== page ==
Roger Ward in Italy (photo courtesy of Alan McDermott)
The former curator of European art at The Nelson-Atkins Museum of Art left a magnificent legacy on the museum’s walls
Roger Ward, curator of European art at The Nelson-Atkins Museum of Art from 1982 to 2001, passed away Aug. 5 at the age of 68 after a brief illness. He leaves a magnificent legacy on the walls of the Nelson.
Roger graduated from the University of Kansas with degrees in Renaissance history and the history of art. Recipient of a Marshall Scholarship, he did his graduate work at the Courtauld Institute in London, focusing on 16th- and 17th-century art from Spain and Italy. Coming to the Nelson in 1982 with a newly minted Ph.D., he joined the curatorial staff at an auspicious time, before the crazy escalation of prices in the art market. With his scholarly knowledge, dealer contacts and great eye for quality and condition, Roger was able to buy pictures by such marquee names as Jusepe de Ribera, Théodore Gericault, Élisabeth Vigée Le Brun, Guercino and Eugène Delacroix as complements to the Nelson’s already important collection. Marc Wilson, the museum’s director at the time, was an enthusiastic collaborator.
But Roger also had a talent for buying pictures from lesser-known artists who were on the verge of discovery. The 17th-century Dutch artist Dirck van Baburen, a follower from Utrecht of Caravaggio, was not much on the art world’s radar when Roger bought a work by him from a private British collection. Van Baburen’s critical reputation has grown in the years since, to the point where his prices have dramatically increased today. A similar artist who is now a hot property is the Dutch Mannerist Joachim Wtewael, whose peculiar painting of Saint Sebastian bound to a tree was being considered by the Louvre before Roger bought it out from under them, as he told the story. The Impressionist painter Gustave Caillebotte’s superb portrait at the Nelson was purchased by Roger well before that artist’s auction prices skyrocketed. (The Getty Museum in Los Angeles paid $53 million for a Caillebotte in 2021.)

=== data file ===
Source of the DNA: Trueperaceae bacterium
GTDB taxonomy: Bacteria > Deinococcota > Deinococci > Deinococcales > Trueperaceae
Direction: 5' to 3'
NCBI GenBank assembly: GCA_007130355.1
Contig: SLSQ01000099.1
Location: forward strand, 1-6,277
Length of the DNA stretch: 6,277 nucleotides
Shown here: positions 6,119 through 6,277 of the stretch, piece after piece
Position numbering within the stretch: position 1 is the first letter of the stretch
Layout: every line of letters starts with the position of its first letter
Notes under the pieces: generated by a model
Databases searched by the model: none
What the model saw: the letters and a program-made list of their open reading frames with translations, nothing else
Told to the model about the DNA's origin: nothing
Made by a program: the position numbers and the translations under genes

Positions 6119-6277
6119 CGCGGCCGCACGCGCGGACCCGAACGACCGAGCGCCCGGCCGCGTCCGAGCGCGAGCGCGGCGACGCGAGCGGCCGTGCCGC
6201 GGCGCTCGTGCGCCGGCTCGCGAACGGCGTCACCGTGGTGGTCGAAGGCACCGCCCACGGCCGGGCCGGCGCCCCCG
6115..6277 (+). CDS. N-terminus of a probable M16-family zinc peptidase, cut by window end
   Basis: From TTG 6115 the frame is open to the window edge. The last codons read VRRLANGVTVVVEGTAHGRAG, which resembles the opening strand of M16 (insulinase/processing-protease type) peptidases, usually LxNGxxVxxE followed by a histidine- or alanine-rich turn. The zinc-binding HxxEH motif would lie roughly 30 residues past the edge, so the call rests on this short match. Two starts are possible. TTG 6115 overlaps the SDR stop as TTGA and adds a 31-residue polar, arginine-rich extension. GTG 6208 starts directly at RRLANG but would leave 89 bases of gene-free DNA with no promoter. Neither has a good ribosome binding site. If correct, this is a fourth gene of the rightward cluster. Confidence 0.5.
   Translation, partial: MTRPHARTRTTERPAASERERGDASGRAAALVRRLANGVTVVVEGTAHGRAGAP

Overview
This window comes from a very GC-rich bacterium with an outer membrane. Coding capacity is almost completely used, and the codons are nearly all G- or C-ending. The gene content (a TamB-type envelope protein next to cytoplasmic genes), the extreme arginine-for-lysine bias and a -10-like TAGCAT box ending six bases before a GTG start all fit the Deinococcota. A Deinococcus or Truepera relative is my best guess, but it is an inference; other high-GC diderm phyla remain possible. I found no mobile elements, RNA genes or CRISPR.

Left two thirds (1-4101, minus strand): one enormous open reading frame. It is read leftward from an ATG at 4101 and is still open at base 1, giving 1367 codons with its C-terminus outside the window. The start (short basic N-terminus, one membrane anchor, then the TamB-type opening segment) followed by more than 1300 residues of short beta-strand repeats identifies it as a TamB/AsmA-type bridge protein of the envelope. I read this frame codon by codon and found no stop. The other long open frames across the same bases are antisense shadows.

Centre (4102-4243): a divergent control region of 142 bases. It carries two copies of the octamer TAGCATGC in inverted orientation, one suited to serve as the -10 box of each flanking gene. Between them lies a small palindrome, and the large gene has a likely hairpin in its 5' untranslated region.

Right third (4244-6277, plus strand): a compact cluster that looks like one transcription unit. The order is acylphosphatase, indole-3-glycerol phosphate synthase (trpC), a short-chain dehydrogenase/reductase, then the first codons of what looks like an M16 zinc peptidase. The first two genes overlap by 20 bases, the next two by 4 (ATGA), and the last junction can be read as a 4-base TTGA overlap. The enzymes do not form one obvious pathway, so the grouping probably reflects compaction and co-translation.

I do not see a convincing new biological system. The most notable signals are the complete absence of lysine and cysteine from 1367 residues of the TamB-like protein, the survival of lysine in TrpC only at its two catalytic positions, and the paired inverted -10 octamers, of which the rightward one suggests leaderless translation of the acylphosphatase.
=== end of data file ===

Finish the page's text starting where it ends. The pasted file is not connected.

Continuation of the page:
Roger was also a passionate believer in pairing great frames with great pictures. With the assistance of a London frame dealer, Paul Mitchell, Roger would match computer images of empty frames with slides of a Nelson picture to see what looked “right.” When he couldn’t find the right period frame for Caravaggio’s “St. John the Baptist,” he had one specially constructed for this Nelson masterpiece. Roger became an acknowledged expert in this field and was invited to other museums to lecture on frames, among them the Frick in New York.
Roger left the Nelson in 2001 to become the chief curator of the Norton Museum of Art in West Palm Beach, later becoming the museum’s deputy director. He also consulted for the Museum of Mississippi in Jackson and the Bass Museum in Miami Beach. After he retired, he returned to Kansas City, where he spent his time pursuing scholarly research at the Nelson’s Spencer library and cooking great meals for his friends.
On a personal note, let me tell you about another of Roger’s myriad talents: tour guide in Italy! I accompanied him on four trips to Italy during the 1990s, usually when he was planning to take a group from the Nelson on a curated tour the following year. It was a fabulous education. At various times we toured Tuscany, Rome, Lake Maggiore, Venice and the Veneto, Umbria and Emilia-Romagna. He found in me a willing subject, as I had minored in art history in college.
But I had my limits. One day in Rome, after looking at altarpieces at seven different churches, I rebelled. Hot and tired, I said, “Roger, I cannot see another church. I’m going back to the hotel for a shower and a drink!” As I recall, he said, “Good idea!”
I will miss my longtime friend’s great company, knowledge and wit. In his memory, I suggest spending time in the Nelson’s European galleries, taking in the treasures curated by Roger Ward.